PS Advisor April 15, 2005 Issue

PS Advisor: 04/15/05

Installing DC Inverters
I'm considering the possibility of installing an inverter on board my boat. What would be your counsel to an owner regarding a DIY installation of a DC inverter?

Sam Humphrey
Miami, FL

We'll caution you right from the start that installing a DC inverter isn't for the faint-hearted, but certainly it can be done. Remember that you're dealing with the potential for a deadly electrical shock.

Most units come with clear instructions, and of course each will vary somewhat, so we won't address specific installations, but rather the general errors that are made in this process.

To find out where most boat owners go wrong in this process, we knocked on the doors of several well-respected boat yards in the New England area and asked their electrical installers what common installation faults they encounter with DIY DC inverter installations. We also asked them to render any useful tips about this delicate topic.

Almost everyone we spoke with told us that it is essential to install that little safety sticker that comes with every inverter: "Warning! Electrical Shock Hazard. This electrical system is equipped with a DC to AC power inverter. Disconnect all electrical sources including the inverter's AC and DC inputs before servicing the vessel's electrical system." The safety sticker should be adhered directly to the AC breaker panel. We heard plenty of stories of how service techs have gone down to a vessel to solve some DC wiring problem, unplugged the AC dock cord, and next thing they know they're being bit by an AC voltage as their hand tool inadvertently shorts out a presumably un-energized line. This can be very dangerous.

One knowledgeable marine technician told us to make sure that we use a digital voltmeter that measures AC voltage in RMS values if we wanted to get an accurate reading of the inverter's AC voltage output. Apparently if you measure a modified sine wave inverter's output with a low-cost digital voltmeter (non-RMS capable), the reading that you will observe will be 2 to 5% lower than actual.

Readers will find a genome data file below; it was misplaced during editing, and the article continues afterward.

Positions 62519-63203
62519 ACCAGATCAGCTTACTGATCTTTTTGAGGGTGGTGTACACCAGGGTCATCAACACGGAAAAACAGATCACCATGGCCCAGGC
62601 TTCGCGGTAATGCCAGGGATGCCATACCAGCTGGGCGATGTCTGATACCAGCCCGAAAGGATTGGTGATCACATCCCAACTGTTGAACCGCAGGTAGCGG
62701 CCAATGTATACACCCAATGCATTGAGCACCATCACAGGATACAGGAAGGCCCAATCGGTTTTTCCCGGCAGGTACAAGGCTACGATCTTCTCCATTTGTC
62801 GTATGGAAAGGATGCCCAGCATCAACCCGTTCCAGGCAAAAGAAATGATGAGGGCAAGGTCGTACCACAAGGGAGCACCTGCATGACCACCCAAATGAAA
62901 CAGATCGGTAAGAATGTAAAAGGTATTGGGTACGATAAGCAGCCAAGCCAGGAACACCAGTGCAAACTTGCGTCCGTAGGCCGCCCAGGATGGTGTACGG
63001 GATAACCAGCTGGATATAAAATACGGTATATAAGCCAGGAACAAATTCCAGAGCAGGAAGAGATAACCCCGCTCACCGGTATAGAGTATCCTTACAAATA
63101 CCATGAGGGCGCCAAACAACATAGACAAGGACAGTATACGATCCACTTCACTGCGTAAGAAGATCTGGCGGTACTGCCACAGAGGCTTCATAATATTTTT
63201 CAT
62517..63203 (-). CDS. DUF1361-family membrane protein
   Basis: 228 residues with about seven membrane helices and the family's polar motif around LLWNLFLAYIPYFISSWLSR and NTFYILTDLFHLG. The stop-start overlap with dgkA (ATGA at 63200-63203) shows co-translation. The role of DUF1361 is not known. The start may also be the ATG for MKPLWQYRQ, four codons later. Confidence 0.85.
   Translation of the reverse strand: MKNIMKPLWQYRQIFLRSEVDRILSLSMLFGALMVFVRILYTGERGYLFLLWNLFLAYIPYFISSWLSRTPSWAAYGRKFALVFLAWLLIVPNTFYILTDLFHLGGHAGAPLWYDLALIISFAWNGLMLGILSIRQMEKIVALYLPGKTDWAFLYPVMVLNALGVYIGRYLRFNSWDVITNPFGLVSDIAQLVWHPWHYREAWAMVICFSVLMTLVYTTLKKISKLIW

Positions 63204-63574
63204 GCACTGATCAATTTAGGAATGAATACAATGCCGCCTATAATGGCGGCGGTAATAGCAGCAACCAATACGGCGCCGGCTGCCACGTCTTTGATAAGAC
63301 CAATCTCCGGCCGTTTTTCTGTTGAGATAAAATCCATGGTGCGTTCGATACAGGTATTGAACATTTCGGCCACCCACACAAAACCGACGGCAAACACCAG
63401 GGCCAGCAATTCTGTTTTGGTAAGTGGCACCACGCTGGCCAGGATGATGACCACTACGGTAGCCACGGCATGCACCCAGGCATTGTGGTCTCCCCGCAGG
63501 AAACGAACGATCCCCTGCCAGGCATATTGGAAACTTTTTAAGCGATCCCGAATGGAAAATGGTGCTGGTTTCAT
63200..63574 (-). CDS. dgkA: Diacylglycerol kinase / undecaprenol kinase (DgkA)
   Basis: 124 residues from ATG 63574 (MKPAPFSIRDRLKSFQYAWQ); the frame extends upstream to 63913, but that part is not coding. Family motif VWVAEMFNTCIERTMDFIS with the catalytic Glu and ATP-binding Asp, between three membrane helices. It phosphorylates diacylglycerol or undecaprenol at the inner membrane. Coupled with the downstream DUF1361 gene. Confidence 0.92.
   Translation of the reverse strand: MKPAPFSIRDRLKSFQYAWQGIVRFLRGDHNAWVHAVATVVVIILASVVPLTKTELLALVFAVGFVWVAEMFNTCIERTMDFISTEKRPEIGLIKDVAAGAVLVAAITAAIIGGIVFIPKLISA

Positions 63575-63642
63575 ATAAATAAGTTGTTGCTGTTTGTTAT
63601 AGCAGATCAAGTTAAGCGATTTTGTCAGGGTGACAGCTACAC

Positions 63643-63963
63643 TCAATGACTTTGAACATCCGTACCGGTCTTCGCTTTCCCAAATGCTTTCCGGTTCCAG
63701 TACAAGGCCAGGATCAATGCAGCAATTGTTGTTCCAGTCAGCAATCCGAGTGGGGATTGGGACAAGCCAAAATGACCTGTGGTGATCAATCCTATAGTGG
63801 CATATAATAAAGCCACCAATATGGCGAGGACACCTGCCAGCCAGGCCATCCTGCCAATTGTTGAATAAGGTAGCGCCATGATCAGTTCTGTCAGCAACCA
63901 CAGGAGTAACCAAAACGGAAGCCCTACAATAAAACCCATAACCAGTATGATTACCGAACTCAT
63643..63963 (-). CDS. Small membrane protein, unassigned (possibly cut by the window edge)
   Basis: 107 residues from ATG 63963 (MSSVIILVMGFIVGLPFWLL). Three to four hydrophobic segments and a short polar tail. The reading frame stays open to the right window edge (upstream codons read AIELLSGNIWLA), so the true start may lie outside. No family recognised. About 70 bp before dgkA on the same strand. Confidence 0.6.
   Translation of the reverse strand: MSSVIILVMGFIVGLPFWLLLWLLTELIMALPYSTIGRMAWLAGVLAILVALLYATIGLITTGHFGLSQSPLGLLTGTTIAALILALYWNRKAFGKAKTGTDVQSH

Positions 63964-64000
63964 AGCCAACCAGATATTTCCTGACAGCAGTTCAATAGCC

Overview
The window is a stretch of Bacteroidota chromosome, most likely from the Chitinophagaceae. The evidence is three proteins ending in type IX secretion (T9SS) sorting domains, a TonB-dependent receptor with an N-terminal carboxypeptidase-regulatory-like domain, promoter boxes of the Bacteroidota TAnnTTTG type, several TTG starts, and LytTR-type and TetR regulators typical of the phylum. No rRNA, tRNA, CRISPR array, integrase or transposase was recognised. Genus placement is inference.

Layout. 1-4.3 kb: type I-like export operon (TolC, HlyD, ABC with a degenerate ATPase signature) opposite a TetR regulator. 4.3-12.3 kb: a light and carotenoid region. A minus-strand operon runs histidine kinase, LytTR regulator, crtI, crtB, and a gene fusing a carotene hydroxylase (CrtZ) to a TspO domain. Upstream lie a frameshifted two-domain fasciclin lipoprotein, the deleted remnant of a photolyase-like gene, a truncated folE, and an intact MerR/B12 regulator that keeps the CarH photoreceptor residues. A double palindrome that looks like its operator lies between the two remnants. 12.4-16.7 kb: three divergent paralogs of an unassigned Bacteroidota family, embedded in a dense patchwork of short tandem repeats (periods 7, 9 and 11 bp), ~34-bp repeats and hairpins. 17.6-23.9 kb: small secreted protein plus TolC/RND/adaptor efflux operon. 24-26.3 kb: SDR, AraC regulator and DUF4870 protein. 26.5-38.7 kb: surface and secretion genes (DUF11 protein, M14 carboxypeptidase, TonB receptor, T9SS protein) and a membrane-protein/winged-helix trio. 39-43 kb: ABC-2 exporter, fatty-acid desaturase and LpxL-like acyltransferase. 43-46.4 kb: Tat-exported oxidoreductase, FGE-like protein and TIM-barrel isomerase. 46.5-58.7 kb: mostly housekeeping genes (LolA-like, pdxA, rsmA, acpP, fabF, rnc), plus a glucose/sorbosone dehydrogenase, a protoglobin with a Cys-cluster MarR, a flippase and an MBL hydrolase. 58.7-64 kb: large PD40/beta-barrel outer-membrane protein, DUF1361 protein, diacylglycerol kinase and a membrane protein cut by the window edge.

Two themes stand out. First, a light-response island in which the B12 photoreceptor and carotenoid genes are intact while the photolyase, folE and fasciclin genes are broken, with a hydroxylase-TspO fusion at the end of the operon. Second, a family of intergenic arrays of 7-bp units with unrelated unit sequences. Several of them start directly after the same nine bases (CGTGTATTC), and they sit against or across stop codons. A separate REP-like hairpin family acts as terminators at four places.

Another topic that marine electrical pros feel passionate about is the DC grounding of the inverter's case. It appears that there are a lot of self-installed inverters out there that have not been properly grounded. The chassis ground point on the case of the inverter must be connected to your vessel's DC grounding system as recommended by the ABYC, and as outlined clearly in your inverter's installation manual. Take the ground seriously and connect it with 1/0 or larger marine-grade, green-jacketed battery cable.

A couple of these sources also mentioned that most inverters will not survive a momentary reversal of the input polarity. Therefore, our experts strongly suggest that the battery terminal lugs be clearly marked, in the event the battery bank is removed for storage or maintenance, and then inadvertently lowered back into the battery box 180 degrees backwards with the battery posts facing the wrong way.

And speaking of batteries, the rule of thumb is to buy quality batteries for your inverter bank, and donít undersize the bank. AGM batteries hold up best under the severe draw and re-charge conditions that an inverter will impose. Remember that inverters are DC-hungry and will under perform if you don't feed them properly.


Calculating Paint Needs
Over the years, I've wasted a lot of very expensive bottom paint. It seems like just when I get used to how much I need to to buy, I get a new boat (we've had six different ones), and out the window goes my empirical information. There's always some left over in the can, but it doesn't last until the next spring. Is there a way to calculate just how much bottom paint a given boat will need?

Sam R. Thompson
St. Clair Shores, MI

For a sailboat with a short fin keel and spade rudder, use the following formula: Bottom Area = LWL x (B + D) x 0.5. In this case, "B" denotes waterline beam, which usually is less than deck level beam. "D" represents draft. For a full-keeled sailboat: Bottom Area = LWL x (B + D) x 0.75. For a shallow-draft sailboat (or a full-bodied powerboat): Bottom Area = LWL x (B + D).

Using these square foot figures, read the paint can to see what coverage the manufacturer claims. Or, you can divide the square footage by 9 to get square yards, but be advised that the coverage of bottom paint, depending on its thickness, ranges from 35 yards to 55 yards per gallon. This last method isn't really all that precise.

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